Al Zahir is the catalyst for Xavière Ducoloner Cauhape’s successful introduction to Purebred Arabian racing
The French-bred Al Zahir (Madjani) didn’t stand on ceremony after landing a second consecutive success in one of the most prestigious prizes of the Emirati racing calendar, the H.H. President Cup (Gr1 PA), at Abu Dhabi on February 10th. Blinkered for the first time, the Hamdan Bin Rashid Al Maktoum runner created a big impression by dominating two fellow French-breds, Al Shamoos (No Risk Al Maury) and Darius du Paon (No Risk Al Maury). Here we talk to the successful breeder, Xavière Ducoloner Cauhape.
The Petit Lande Stud is based near Pau. It was originally geared towards Anglo-Arabians, an area in which the stud enjoyed notable success, thanks primarily to the triumph of Uniklande (Annapolis) in the Prix du Ministère de l’Agriculture, the equivalent of the Prix du Jockey Club for this breed, without forgetting the accomplishments of his sister Astridlande (Saint des Saints). The latter was the best filly of her generation over jumps. Xavière Ducoloner Cauhape said: "I set up shop in 2003. I divide my time between my place of work and the stud. I’ve always liked Arabian horses. I acquired the dam of Al Zahir, Petite Class (Barour de Cardonne), in 2007, as a riding proposition. However, granted her injury and the quality of her pedigree, I decided to breed from her en route to her regaining her full health. That is how I took the plunge with Purebred Arabians."
A mare worth her weight in gold. It proved to be a good choice. "All of the mare’s progeny have won either at home or abroad. It’s proved to be a stroke of luck. She is my only PA mare. I own four Purebred Arabians and have a three-year-old and a four-year-old which are in training with Charles Gourdain. The latter is based at Pau and I enjoy seeing my horses and particularly when they work in the mornings. The duo in question have been christened Petit Crack (Séraphin du Paon) and Petit Princes (Josco du Cayrou). The former is more backward but I rate him. The latter’s racecourse debut is imminent. He’s a little more complicated. Strong physically, he still needs to learn. Above all you need to be patient with Purebred Arabians. You mustn’t rush them as they are susceptible types by nature. I’ve also a two-year-old filly by Josco du Cayrou (Munjiz) out of a full sister to Al Zahir (Madjani), The filly shares the same birthday as her uncle although she came into the world six years later. It certainly wasn’t pre-planned in any form! It’s uncanny as the filly bears a striking resemblance to her older relative."
Let’s hope that she turns out to be as good as her brother. The latter is described as "a horse who has followed a conventional training regime. He is of pleasant disposition but with a mind of his own and you couldn’t get near him if he isn’t in the mood. He inherited his dam’s temperament, although physically he has taken after his sire and he has his father’s head carriage. I was a fan of Madjani (Tidjani) as he certainly delivered on the racecourse and his covering fee was very reasonable. That assumes an importance all of his its own and it’s good to have a quality stallion based in the region." Regarding the choice of the sire responsible for Al Zahir, it resulted from the visits undertaken "to Jean-Paul Larrieu. I had previously bred Petite Class to Monsieur Al Maury (Djelfor) but had decided that Madjani would be her next husband."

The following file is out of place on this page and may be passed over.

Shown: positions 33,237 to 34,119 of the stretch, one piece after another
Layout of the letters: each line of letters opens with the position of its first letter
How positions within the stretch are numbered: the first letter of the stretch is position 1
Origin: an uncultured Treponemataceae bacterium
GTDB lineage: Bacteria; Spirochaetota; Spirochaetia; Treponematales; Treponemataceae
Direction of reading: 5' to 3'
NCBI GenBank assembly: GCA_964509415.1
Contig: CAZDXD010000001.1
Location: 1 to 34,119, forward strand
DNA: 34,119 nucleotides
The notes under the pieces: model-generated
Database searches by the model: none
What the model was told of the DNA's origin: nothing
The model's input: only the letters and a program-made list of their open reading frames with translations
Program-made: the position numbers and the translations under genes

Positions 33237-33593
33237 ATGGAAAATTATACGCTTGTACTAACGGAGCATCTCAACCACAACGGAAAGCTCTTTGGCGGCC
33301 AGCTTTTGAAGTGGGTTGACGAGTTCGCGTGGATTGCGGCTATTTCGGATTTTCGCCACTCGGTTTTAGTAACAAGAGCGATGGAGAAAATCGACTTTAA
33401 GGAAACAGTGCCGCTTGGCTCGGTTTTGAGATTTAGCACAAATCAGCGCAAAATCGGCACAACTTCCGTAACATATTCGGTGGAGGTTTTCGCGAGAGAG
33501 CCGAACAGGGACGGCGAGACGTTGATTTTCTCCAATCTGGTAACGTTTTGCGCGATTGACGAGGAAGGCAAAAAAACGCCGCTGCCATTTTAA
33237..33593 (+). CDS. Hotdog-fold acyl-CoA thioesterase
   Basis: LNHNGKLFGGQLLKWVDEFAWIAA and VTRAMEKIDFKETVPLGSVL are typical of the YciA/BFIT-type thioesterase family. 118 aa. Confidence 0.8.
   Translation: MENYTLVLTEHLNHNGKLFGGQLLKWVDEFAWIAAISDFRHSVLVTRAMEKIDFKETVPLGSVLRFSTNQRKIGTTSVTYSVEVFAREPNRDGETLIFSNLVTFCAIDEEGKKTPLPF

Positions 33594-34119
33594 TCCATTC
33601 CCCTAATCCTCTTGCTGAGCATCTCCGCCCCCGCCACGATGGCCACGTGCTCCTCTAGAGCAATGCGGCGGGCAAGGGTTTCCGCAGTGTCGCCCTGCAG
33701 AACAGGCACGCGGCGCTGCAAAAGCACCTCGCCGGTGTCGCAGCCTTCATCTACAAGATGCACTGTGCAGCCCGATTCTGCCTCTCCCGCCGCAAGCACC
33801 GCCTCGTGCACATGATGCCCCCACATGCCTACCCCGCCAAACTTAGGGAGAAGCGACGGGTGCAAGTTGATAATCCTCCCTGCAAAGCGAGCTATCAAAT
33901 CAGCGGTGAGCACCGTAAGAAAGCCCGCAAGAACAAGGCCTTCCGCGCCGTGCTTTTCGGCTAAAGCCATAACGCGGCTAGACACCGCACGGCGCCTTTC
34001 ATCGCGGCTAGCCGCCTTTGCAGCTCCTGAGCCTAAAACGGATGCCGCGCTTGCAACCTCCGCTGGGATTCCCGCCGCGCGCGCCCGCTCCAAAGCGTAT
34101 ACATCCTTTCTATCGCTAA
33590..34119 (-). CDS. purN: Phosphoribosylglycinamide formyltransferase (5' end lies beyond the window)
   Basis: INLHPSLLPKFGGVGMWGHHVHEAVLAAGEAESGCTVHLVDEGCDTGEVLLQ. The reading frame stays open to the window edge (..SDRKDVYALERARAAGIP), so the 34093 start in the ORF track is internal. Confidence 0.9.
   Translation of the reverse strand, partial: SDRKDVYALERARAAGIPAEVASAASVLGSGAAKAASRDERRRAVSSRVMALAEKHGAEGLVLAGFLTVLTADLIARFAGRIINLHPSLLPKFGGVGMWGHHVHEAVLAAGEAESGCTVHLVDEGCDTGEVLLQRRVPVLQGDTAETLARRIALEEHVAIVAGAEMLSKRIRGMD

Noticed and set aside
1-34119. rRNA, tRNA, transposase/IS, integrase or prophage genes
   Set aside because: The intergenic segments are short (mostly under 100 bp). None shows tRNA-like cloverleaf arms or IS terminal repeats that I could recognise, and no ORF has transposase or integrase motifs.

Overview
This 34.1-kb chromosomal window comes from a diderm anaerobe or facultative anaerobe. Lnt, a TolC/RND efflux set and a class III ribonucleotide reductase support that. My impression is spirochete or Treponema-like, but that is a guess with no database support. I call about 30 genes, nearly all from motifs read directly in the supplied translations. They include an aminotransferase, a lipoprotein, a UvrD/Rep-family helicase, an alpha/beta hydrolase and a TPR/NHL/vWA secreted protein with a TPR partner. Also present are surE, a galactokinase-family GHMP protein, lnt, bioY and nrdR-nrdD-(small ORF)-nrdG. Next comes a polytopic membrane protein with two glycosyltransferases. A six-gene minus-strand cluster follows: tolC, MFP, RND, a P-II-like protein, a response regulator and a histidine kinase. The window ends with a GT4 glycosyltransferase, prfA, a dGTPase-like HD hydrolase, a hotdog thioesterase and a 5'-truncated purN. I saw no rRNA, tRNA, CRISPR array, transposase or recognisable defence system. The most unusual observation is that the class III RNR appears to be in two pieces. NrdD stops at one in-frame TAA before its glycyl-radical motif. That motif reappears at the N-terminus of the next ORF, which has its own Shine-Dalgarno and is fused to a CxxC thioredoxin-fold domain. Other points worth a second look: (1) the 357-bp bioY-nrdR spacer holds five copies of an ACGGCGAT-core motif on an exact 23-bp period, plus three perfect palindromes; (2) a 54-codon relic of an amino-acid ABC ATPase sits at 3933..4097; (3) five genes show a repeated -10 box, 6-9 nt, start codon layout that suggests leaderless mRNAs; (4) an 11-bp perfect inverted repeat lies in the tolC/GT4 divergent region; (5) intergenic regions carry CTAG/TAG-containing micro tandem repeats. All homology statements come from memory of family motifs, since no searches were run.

A tough nut. Before distinguishing himself in the Gulf region, Al Zahir "was in the care of
Thierry de Laurière. He ran four times before breaking his duck. After two below par efforts, his career really took off. He’s a tough horse with a temperament to match, and this has enabled him to succeed in the United Arab Emirates. Proving successful in the UAE isn’t a foregone conclusion by any means, but he has a strong temperament and is a battler. Since transferring to the UAE, he was twice successful at Gr3 PA level before enjoying Gr1 PA successes in The Emirates Championship and H.H. The President Cup – both of which are turf events run at Abu Dhabi. This year he scored a repeat success in the President Cup before injury struck." The breeder, though, does have a tinge of regret and added: "I wasn’t there in person to see the horse ‘double up’ in the latter race. Last season, we asked if we could see him race and permission was granted. However, it wasn’t possible to approach the horse. It’s a bit frustrating (…). In France, in your guise as a breeder, you are allowed to have contact with the horse." Explaining the decision to sell him to the UAE, she added "Thierry de Laurière made this particular call. He was aware of the horse’s quality. I’m happy that Sheikh Hamdan bought him as his career has been well managed. His repeat success in the President Cup during the winter proved to be easier than last year when he was boxed-in before he extricated himself and went on to victory. He’s better suited to turf rather than dirt racing. His track record speaks for itself in this domain." She added that the successes of Al Zahir "are the source of personal satisfaction and a conduit to the UAE market place, even if the bloodstock agents are an essential part of the equation. If the horse regains his fitness, he will race again during the winter. Whatever the outcome, I hope that he will become a stallion one day. He deserves that. "
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